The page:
The New Democrat Coalition (NDC), a caucus of nearly 100 members of the House of Representatives, recently issued a letter to the President outlining a list of their  legislative priorities, one of which stated “Advance equity in trade policy by considering solutions to reduce gender bias and regressivity of the tariff system, in consultation with Congress”. Now, it may seem a stretch to claim that something like the Harmonized Tariff Schedule, a legalistic, inanimate document for the classification of imported products, could be biased towards a particular gender. However, after further examination, it seems that the NDC is correct, and the tariff may be somewhat biased towards women. A study performed by the International Trade Commission entitled “Gender and Income Inequality in United States Tariff Burden” discovered, “Across genders, we find large differences in tariff burden…The gender gap exists because spending on women’s apparel is higher than on men’s and because the average applied tariff rate on women’s clothing is higher than on men’s”. The study found “the average applied tariff rate for women’s apparel was 14.9%, but it was only 12.0% on men’s apparel. It was also noted that “the gender difference in applied tariff rates is mostly attributed to the sourcing of imports as a much greater share of men’s apparel than women’s apparel comes from U.S. Free Trade Agreement partners”. Perhaps some adjustments in the tariff are in order.

CHEMICAL

In a recent Federal Register notice, the Environmental Protection Agency (EPA) is proposing the prohibition of the manufacture, importation, processing, or distribution in commerce of Trichloroethylene (TCE). TCE is widely used as a solvent in a variety of industrial, commercial and consumer applications including for hydrofluorocarbon (HFC) production, vapor and aerosol degreasing, and in lubricants, greases, adhesives, and sealants. In the proposed rule, EPA lists numerous and diverse industries that would be affected by this proposal. Comments on the proposal are due by December 15, 2023. Importers of products containing TCE should review this proposal and submit any comments deemed necessary.

AGOA

The annual eligibility review for the African Growth and Opportunity Act (AGOA), in accordance with Section 506A(a)(3)(B) of the Trade Act of 1974, has resulted in the termination of eligibility for the Central African Republic, Gabon, Niger, and Uganda. The White House and the Office of the United States Trade Representative announced that recent unconstitutional changes in government in Gabon and Niger, and the resultant threat to political pluralism and the rule of law, led to their termination. The termination of the eligibility of the Central African Republic and Uganda was a result of gross violations of internationally recognized human and worker rights. On a positive note, the country of Mauritania had its eligibility reinstated based on progress it has made with respect to worker rights and eliminating forced labor across the country. Ethiopia, however, did not have its eligibility reinstated at this time. Recently, there have been a lot of discussions in Congress about the need to renew AGOA well in advance of its current September 2025 expiration date, to ensure the continuity of the program and encourage long term investment in the region.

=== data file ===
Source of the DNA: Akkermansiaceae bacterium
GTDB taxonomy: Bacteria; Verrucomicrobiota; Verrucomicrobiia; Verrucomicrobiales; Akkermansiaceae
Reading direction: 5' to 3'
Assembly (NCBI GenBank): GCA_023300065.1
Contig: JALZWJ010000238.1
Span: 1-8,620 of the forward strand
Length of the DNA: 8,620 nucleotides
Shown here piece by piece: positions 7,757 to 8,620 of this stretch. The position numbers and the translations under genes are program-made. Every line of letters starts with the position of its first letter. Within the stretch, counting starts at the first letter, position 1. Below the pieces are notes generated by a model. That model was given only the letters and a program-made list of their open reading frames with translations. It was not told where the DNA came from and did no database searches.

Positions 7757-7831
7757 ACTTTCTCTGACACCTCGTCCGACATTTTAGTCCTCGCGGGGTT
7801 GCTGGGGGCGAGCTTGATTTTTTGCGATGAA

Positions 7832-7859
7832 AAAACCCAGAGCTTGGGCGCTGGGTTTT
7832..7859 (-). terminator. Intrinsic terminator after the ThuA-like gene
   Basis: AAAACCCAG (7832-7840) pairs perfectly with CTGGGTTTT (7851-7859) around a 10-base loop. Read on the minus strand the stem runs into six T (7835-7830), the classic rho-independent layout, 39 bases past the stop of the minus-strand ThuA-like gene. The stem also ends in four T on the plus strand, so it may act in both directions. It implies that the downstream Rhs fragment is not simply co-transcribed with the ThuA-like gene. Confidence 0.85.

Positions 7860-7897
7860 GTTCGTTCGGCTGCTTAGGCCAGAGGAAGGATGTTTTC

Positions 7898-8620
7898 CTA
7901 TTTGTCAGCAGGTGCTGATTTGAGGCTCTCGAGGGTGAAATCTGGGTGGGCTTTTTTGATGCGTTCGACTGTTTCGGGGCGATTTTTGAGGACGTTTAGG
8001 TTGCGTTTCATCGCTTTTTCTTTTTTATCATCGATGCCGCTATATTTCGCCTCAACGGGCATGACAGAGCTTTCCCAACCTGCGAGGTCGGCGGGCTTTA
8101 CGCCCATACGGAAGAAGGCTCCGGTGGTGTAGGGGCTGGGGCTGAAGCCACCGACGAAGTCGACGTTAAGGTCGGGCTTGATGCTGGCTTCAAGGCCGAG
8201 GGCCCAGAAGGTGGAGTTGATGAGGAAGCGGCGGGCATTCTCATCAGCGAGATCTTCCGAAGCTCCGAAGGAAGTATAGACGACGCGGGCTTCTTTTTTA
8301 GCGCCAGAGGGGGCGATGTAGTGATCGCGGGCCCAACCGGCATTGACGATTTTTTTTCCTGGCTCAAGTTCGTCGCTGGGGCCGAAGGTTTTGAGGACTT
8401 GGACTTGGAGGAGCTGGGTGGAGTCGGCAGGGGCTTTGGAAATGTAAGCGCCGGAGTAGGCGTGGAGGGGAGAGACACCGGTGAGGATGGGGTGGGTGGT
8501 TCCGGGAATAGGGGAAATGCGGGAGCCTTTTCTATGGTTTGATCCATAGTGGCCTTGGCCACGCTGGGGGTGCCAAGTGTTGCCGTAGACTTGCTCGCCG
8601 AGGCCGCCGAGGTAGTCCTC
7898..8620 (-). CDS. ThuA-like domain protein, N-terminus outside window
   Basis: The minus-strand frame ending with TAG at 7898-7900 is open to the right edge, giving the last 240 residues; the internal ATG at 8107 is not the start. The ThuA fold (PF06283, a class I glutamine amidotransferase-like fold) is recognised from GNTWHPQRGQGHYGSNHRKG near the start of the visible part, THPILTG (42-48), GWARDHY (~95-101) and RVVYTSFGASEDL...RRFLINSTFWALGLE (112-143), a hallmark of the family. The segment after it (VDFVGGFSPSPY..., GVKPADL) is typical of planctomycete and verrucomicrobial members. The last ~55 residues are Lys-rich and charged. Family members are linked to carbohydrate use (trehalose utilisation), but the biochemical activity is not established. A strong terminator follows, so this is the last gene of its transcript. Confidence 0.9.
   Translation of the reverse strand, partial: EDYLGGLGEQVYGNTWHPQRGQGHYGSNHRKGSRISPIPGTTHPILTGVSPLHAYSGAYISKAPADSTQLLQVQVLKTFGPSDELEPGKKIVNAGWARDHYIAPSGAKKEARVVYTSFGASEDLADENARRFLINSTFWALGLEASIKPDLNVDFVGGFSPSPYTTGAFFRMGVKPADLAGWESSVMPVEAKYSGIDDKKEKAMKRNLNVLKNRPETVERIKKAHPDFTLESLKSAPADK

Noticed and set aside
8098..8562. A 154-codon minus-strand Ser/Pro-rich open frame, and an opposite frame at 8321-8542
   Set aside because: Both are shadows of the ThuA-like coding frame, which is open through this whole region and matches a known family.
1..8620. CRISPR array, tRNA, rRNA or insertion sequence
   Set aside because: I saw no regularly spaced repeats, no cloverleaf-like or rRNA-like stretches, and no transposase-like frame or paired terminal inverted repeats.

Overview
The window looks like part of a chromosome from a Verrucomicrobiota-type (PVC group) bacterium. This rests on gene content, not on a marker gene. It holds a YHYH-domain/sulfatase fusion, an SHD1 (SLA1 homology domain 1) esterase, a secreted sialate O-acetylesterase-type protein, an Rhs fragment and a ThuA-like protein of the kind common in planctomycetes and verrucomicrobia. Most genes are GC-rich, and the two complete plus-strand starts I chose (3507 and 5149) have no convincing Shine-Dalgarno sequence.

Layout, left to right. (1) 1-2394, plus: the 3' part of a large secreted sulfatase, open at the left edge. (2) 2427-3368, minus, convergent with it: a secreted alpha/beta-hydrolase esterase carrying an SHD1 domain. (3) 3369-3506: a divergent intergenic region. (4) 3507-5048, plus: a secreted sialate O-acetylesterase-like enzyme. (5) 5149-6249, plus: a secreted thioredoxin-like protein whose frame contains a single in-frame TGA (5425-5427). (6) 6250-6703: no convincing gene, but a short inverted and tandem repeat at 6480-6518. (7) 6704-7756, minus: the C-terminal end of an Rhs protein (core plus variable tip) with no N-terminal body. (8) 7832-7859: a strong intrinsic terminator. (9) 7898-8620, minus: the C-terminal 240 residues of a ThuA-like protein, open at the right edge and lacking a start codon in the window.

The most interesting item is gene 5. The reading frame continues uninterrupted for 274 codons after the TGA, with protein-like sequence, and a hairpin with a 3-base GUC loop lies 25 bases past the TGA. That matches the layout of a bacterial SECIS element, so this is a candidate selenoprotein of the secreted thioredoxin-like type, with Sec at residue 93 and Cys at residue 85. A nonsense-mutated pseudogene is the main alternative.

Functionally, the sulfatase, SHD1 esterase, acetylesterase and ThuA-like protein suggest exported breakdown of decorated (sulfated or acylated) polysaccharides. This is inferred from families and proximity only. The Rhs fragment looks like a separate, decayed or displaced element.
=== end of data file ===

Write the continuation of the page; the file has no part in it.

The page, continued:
EPA LOGO

Customs and Border Protection (CBP) published a new guide entitled “TIPS FOR FILING AN HFC IMPORT IN ACE” to assist the import community with filing obligations related to imports of bulk hydrofluorocarbons (HFCs) under the American Innovation and Manufacturing (AIM) Act. The Environmental Protection Agency (EPA) also announced in November that allocations for the import of HFC’s will be reduced to 60% of the stipulated baseline levels in January 2024. Importers of HFCs should consult this new guide as filing requirements for HFC’s can be complicated. CBP will advise in early January via the Cargo Systems Messaging Service (CSMS) when the new requirements will be operative in ACE.

EXAM

The protracted quest of Mr. Byungmin Chae to have his 2018 Customs Broker License Examination results changed to a passing grade came to an end when the Supreme Court denied his petition for a writ of certiorari in October. Mr. Chae’s case, if nothing else, proved he possesses ample persistence and determination. The court filing states that his original score on the April 2018 exam was 65%, with 75% or higher being needed for a passing grade. He filed a timely appeal to Customs and Border Protection (CBP) requesting that his answers to 13 of the questions originally marked wrong be deemed correct. Subsequent to his appeal, CBP announced that all test takers would be given credit for 3 particular questions, 2 of which Mr. Chae had been marked wrong on originally. This raised his score to 67.5%. CBP then denied his appeal request for the other 11 questions. Mr. Chae then appealed this decision to the Office of Trade. The Office of Trade granted his appeal for 3 of the questions, raising his score to 71.25%, but still short of a passing grade. Undaunted, Mr. Chae proceeded to file a petition with the Court of International Trade (CIT) as allowed by the regulations.

The CIT gave him credit for one more of the contested questions, raising his total of correct answers to 58 of the 60 he would need for a passing grade. Still undaunted, Mr. Chae filed an appeal of the CIT decision to the Court of Appeals for the Federal Circuit asking for 3 questions to be further reviewed. The Appeals Court gave him credit for one of the questions, raising his correct answer total to 59 of the 60 needed. However, the Supreme Court denial of his certiorari request ended the appeals process, terminating his case and giving new meaning to the phrase “so close, yet so far…”.